Of course there are more benign traditions that the school has had, that if we were to continue them, would make us unique. Two of freshman hazing methods dating from my grandfather’s matriculation here were the inability of freshman students to walk on the grass, as well as the compulsory wearing of beanies. Both are fairly harmless, but they both seem like the results of putting too many bluebloods together on a campus for too long; petty tyranny that is excused in the name of “traditional fun.” I don’t know if the popularity of these practices waned, or if the administration had a hand in ending them. Either way, as a freshman student, I am glad that both are long gone, even if this unique Amherst tradition lays irretrievably lost as a result.
Finally, there are a lot of things that we used to allow, and were even a large part of campus life, that the administration killed in the name of things like safety or taste. Fraternities were a big part of this, and they were an important part of this campus for over a century. They were banned in 1984, the issues cited ranging from the legal (the school owned the fraternity houses, which was a discriminatory housing issue in that non-members couldn’t live in them), to claims that they were “anti-intellectual.” These traditions include the chugging-team league set up between fraternities (with each house having their own), as well as a great game called “fireball,” in which a kerosene-soaked ball of rags was either kicked, thrown, or carried across a field, with each team attempting to score points in an opponent’s net. Games ended when security kicked you off, and the grass on the field would bear burn marks for a long time to come.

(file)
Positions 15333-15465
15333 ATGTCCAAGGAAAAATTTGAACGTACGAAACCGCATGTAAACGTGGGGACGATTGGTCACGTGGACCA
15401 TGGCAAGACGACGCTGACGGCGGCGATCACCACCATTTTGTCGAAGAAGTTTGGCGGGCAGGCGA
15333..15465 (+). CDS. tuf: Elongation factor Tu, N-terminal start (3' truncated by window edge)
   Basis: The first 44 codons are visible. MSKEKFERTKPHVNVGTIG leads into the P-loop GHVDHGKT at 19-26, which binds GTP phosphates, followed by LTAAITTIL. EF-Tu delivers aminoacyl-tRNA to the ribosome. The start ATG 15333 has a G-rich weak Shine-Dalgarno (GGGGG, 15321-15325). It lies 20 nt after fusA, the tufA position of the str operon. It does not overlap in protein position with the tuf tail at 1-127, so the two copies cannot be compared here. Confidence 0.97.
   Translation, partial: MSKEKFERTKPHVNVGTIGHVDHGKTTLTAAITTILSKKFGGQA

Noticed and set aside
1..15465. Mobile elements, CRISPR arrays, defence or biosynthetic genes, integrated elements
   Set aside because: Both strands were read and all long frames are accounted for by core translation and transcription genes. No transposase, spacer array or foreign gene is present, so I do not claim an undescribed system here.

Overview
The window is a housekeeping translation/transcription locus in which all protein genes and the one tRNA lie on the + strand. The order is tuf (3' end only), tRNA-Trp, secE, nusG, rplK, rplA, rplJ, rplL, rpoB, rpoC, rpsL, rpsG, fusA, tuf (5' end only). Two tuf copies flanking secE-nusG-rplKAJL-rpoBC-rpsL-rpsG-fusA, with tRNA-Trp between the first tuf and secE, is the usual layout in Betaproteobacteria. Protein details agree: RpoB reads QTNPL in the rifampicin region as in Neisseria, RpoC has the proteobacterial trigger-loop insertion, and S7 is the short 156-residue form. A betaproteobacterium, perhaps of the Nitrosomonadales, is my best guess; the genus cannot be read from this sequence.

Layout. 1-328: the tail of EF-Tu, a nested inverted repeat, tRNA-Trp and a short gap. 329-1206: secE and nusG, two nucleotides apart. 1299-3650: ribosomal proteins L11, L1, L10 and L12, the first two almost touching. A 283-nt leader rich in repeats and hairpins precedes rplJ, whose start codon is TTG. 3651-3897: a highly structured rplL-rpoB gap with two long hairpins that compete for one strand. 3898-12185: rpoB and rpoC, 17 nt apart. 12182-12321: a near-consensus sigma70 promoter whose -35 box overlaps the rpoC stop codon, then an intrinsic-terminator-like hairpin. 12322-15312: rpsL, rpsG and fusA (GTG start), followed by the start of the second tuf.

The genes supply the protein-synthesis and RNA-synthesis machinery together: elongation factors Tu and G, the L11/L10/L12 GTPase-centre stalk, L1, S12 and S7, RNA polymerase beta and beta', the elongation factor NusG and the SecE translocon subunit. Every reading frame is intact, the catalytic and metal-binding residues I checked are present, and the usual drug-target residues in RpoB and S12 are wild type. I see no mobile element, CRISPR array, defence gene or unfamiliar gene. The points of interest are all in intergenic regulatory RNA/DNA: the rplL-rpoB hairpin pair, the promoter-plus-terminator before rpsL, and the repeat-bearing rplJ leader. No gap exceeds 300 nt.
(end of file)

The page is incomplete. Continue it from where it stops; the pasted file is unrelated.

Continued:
Obviously, I’ve left out a lot. But I think that there is something to keep in mind here; All of the things described were “traditions” at Amherst, and currently have no bearing on campus. There are of course traditions that do survive, like the presence and popularity of a cappella groups, or (depending on who you ask) the Sabrina statue, dating from 1837, whose ownership has been a point of rivalry between even and odd-numbered class years (it was last stolen by the class of 2008) since the 1890’s. But these traditions are barely extant as they once were, and even their futures are unknown. While it’s tempting to think of Amherst as this unchanging rock of an institution, it’s not. Amherst changes (in some cases ‘eventually’) with the times, and it’s all the better for it.
Instead of a focus on tradition, I’d like to focus on what I think the actual issue being expressed is. I think that the thrust of Mr. Medoff’s argument is that the Amherst College does not have a united student body. We self-deprecatingly congratulate ourselves for our apathy, we’re not particularly outgoing, and campus life seems to be based around division. In short, we lack “school spirit.” There are of course activities that can and do bring Amherst together as a community, things like traying down Memorial Hill, or attending the Homecoming game Spring Concert. Occasionally, there are even causes that are able to unite us, as Angie Epifano’s article and the campus-wide dialogue that ensued proved. But I will admit that outside of that, we can be fairly disconnected from other members of the student body, and I wish that there were a way to fix that. At the same time, I seriously doubt that keeping a war criminal as the quasi-official mascot of the college is going to do much for campus cohesion. If this is a question of creating a unique campus culture (besides, you know, being a great liberal arts college with an open curriculum), then keeping Lord Jeff doesn’t really do much on that front. If that, and not cultural insensitivity, is at the heart of this debate, then the solution is to create dialogue between communities on campus, rather than not change the mascot. In short, if we need conversations, then let’s have conversations, and don’t let “tradition” get in the way.